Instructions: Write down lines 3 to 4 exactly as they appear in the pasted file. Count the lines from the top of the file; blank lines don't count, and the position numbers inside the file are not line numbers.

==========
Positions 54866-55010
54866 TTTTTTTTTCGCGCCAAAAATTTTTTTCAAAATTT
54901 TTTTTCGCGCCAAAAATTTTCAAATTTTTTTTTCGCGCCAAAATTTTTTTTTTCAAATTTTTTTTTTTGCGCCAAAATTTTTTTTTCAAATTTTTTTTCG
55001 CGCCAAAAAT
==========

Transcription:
54901 TTTTTCGCGCCAAAAATTTTCAAATTTTTTTTTCGCGCCAAAATTTTTTTTTTCAAATTTTTTTTTTTGCGCCAAAATTTTTTTTTCAAATTTTTTTTCG
55001 CGCCAAAAAT